1. I'm afraid I don't have a Facebook account Nadege. Facebook is a very useful tool for many people and I understand that. But it also just so happens that I am a dead set against opponent of the wider implications of the Facebook philosophy.

      Facebook is trying to ensure that we can do nothing online without it being posted to Facebook. I used to submit articles to a couple of newspapers, some of which were published, but I stopped when those papers made it impossible to comment in comment threads (such as this one) without doing so via a Facebook or other social media account. They did this because it generated traffic to the paper's articles in exchange for obliging readers to have Facebook accounts, that which boosted Facebook. The same is true on many citizen journalist sites and the phenomemon is also creeping into commercial and other sites in that and other ways.

      Again, I know Facebook is a good idea, but I am very wary of its efforts to oblige everyone to join in order to exist on the Internet.

      But most of all, hey ho, I like to keep my online life simple and even if my blog doesn't get thousands of hits a day, oh well, I'm quite happy to post for whoever has the kindness to drop by. That's enough for me.

      Oh, but I do exist elsewhere on the net with another blog. This blog is about France, but the one at the URL below is about my personal take on life. It's only new, but you are welcome to visit it.

      And talking of blogs, have you ever considered reactivating your own? I'd be very interested to see the result....... ;)

  3. I checked your other blog. You write very well. By the way, in am 56 years old so we are from the same generation.

    1. You're 56? I somehow imagined that you were younger. Maybe because you work in showbiz. Then again so do I still, albeit less. There's life in us old dogs yet!

  4. The wall is incredible. I think now that next time we go to Paris, we will try to visit Lyon – which we should have done years ago. I have seen some beautiful wall paintings – I saw a great one on Long Island, in New York State and also some nice ones in Oregon I believe – they really ad to the pleasure of walking in a town. I don’t know much about Mexican history. Here in the US, we hear a lot about English history, or Italian history as the Americans like these countries – most of them are anglophiles, but it is harder to hear about the history of Mexico or Canada (at least in Georgia,) and they are neighbors. Years ago when I visited Canada I wanted to find out more about its history. I went into several bookstores in Atlanta and could not find any – I looked under “international history” nothing, so looked under “North American history” nothing, so I asked. The clerk said no one ever asked about Canada, so they don’t stock it. I did buy a French 1880 book on Quebec’s history then. By the way I am pleased that Nadege saw your name as I’m sure she will enjoy many of your posts.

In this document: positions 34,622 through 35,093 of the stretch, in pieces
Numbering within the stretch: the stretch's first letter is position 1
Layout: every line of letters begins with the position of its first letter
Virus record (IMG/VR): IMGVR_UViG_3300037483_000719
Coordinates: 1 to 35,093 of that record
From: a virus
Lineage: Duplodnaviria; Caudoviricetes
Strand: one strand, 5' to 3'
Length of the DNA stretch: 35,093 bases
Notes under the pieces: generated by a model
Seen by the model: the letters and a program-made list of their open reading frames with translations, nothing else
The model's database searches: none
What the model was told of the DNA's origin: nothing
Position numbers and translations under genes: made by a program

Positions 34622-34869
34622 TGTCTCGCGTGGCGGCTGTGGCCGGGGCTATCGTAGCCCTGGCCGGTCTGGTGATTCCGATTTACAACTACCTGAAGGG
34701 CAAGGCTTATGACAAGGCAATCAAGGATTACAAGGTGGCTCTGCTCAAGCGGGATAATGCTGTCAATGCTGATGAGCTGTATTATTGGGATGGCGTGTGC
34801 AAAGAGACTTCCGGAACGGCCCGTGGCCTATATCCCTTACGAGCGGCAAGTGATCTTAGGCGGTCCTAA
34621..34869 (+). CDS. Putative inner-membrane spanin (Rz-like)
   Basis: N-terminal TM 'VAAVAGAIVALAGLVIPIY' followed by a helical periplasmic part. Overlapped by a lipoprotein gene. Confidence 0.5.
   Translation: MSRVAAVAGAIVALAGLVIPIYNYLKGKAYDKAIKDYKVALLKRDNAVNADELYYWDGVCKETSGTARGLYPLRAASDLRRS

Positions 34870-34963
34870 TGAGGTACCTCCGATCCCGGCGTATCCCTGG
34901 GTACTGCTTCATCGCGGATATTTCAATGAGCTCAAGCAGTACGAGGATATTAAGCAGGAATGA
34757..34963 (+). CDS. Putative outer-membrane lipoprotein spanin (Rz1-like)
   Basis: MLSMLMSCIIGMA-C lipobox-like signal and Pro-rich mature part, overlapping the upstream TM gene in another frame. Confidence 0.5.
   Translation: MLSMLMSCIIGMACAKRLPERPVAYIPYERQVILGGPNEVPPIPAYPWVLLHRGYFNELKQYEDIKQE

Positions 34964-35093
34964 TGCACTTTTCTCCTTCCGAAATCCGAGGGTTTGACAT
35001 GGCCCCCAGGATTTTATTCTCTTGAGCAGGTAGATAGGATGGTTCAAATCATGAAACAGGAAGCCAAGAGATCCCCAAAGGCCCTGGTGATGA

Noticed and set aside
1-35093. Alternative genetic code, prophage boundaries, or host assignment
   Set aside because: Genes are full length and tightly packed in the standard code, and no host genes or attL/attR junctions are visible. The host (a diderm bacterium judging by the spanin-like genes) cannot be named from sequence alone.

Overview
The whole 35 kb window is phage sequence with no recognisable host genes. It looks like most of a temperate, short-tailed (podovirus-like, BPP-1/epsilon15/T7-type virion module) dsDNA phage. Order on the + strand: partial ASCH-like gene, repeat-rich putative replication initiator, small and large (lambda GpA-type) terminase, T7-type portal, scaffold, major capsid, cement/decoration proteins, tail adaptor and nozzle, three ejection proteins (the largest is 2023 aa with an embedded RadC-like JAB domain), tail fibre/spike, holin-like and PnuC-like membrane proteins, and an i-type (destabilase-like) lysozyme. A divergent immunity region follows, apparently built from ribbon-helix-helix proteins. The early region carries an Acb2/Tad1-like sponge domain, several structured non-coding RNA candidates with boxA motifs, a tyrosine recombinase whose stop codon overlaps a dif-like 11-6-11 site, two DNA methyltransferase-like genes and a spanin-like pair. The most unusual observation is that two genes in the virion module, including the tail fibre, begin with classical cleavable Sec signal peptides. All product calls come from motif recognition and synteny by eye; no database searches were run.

I also don’t like Facebook much. My daughter told me it was invented for high schoolers to keep in touch. So they are quick messages. I don’t know any of my high school buddies anymore and am rather long winded…

    1. Hello Vagabonde, and I must say I'm surprised that Canada and Mexico don't interest readers in Georgia. After all, they are both large countries and they are both on America's doorstep. Mind you, America is such a massive country that I suppose it must be easy to imagine that everywhere else is so very far away. I'm not surprised that people are interested in England (and Britain and Ireland) and Italy because it seems to me that Americans, many of whose forefathers came from those places, are very keen on knowing about their origins.

      I wonder what your origins are if, as is suggested in the photo, you have ginger hair. Are you a descendant of a member of one of the Pictish hordes? :)

  5. Interesting article. The article took a lot of thought, which makes reading it more interesting. I may return and take a look at what else you have to write.

    1. Thanks for stopping by Joanna, and a look at your site shows why you did. That's a very original business you run there. Your work is excellent and I really like the 'Hungry Caterpillar' mural. Using all three surfaces from a corner (the two walls plus the ceiling) gives so much depth to the tree and that technique gives it a kind of 3-dimensional effect. I hope you get lots of orders and I suppose the run-up to Christmas is a busy time for you too?